Recent data showing that net flows into the mutual fund industry were off 51 percent in the first quarter of this year are deceptive and should not be regarded as an indicator of the industry's health, according to Strategic Insight, a mutual fund research and consulting firm in New York.

Financial Research Corporation of Boston recently released data that showed long-term net flows - new sales less redemptions - into stock and bond funds in the first quarter were down 51 percent to $42.1 billion from $86.7 billion a year earlier (MFMN, 5/10/99).

But, Strategic Insight said in a recent client newsletter that new sales of stock and bond funds surged 19 percent to $275 billion in the first quarter of the year from $231 billion a year earlier. Strategic Insight based its report on Investment Company Institute data.

Strategic Insight discounts the effect of redemptions, arguing they are unrelated to new sales. Redemptions are usually made to pay for basic living expenses, like college tuitions or mortgage down payments, the firm claimed in its newsletter. "Only a small portion of redemptions reflects reactions to market trends at any one time," the newsletter said.

"I think it's terribly misleading to measure marketing opportunities by net cash flow," said Avi Nachmany, a Strategic Insight analyst. "The potential for marketing opportunities should really be measured by new sales because new sales represent the collective new demand for mutual funds."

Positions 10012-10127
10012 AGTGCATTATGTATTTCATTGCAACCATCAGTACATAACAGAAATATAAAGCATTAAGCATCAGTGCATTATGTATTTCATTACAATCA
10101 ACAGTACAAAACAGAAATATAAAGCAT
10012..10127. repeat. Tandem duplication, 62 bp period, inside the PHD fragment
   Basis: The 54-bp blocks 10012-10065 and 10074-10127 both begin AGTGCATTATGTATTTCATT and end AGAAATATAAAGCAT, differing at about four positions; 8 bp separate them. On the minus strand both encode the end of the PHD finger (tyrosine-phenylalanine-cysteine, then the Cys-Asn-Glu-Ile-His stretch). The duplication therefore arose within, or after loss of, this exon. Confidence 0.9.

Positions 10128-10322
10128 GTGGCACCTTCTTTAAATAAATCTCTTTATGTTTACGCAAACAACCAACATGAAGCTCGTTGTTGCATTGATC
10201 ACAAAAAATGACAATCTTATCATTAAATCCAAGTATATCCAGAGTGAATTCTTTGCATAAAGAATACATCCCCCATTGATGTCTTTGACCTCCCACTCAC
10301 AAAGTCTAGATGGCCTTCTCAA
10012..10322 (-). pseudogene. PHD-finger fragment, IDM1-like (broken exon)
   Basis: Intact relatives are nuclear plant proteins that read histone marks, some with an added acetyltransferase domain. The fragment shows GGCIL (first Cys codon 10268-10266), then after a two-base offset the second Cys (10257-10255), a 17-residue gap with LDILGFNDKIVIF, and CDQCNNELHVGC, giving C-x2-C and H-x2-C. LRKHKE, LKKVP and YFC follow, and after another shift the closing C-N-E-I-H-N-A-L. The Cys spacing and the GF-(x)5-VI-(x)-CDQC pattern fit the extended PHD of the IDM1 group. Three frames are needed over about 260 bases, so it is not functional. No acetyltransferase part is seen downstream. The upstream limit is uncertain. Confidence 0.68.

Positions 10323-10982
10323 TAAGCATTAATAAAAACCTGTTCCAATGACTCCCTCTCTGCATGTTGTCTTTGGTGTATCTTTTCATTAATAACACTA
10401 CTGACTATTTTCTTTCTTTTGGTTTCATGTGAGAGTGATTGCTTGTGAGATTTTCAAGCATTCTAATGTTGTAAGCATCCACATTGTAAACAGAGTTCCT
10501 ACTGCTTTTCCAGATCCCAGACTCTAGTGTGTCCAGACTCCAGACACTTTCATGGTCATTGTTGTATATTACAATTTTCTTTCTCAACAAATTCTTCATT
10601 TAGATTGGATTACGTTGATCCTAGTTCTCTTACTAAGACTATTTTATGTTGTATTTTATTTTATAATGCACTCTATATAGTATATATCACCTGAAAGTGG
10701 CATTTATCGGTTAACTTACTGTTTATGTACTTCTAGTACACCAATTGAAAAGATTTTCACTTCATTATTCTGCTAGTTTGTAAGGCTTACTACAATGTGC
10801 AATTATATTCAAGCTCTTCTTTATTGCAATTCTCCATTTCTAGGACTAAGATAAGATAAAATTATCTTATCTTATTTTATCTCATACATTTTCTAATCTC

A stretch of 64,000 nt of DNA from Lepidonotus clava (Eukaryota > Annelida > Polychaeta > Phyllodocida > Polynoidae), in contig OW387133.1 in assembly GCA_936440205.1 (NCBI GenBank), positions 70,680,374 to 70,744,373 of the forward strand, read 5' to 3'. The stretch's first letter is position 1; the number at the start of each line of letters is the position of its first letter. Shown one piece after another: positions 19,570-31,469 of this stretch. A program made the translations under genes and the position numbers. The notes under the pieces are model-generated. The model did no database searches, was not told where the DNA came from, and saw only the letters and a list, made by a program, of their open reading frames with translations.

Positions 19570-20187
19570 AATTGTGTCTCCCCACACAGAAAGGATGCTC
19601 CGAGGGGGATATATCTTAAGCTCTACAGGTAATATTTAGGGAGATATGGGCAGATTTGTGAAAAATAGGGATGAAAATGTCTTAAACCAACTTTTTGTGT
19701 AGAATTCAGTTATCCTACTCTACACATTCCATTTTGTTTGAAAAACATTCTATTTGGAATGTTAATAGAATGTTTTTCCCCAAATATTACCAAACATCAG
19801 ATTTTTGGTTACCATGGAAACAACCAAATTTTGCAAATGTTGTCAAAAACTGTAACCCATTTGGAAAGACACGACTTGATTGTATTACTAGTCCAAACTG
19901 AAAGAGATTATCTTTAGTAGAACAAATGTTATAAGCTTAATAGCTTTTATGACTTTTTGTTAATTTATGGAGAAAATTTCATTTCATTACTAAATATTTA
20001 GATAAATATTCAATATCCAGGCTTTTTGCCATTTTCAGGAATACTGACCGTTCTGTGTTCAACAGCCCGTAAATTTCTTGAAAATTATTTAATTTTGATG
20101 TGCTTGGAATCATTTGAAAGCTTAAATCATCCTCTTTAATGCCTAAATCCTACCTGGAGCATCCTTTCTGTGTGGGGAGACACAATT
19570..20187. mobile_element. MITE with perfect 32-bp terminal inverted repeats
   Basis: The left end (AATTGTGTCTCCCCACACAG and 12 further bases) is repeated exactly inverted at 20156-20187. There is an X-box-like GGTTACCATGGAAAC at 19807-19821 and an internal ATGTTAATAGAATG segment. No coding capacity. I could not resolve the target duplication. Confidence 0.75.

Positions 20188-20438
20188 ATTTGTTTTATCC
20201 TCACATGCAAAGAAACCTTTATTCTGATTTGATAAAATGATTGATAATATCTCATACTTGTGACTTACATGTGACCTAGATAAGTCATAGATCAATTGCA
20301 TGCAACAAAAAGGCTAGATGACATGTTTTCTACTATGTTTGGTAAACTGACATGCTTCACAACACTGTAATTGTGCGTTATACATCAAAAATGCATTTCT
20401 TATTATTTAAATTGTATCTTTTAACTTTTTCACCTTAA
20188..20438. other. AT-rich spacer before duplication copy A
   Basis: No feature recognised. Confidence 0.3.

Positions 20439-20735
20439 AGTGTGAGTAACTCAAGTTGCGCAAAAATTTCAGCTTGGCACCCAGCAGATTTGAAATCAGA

Up until December, equity fund redemptions had maintained a steady pace of 1.5 percent. But, since December, the level has risen to two percent, causing "a sharp decline in equity fund net cash inflows," he said.

FRC's first quarter data was also alarming because it showed that 96 percent of net inflows went into the top 25 best-selling funds. Those findings are telling, Nachmany said.

"Investors have become more enamored than ever with a few investing styles, and that contributed to a slowdown in net cash flows and a higher concentration in a few fund companies," he said. But Nachmany thinks this is about to change.

Investment style rotation away from large cap growth and large cap blend funds - particularly technology, high-yield corporate bond and Japan funds - is bound to happen sometime soon, according to the newsletter.

"Because the performance gap between investment styles recently became quite wide, the probability of style rotation is very high," according to Strategic Insight. "When smaller-cap, value funds and international stock investments shine again, a large number of such actively run funds . . . will find favor among investors."

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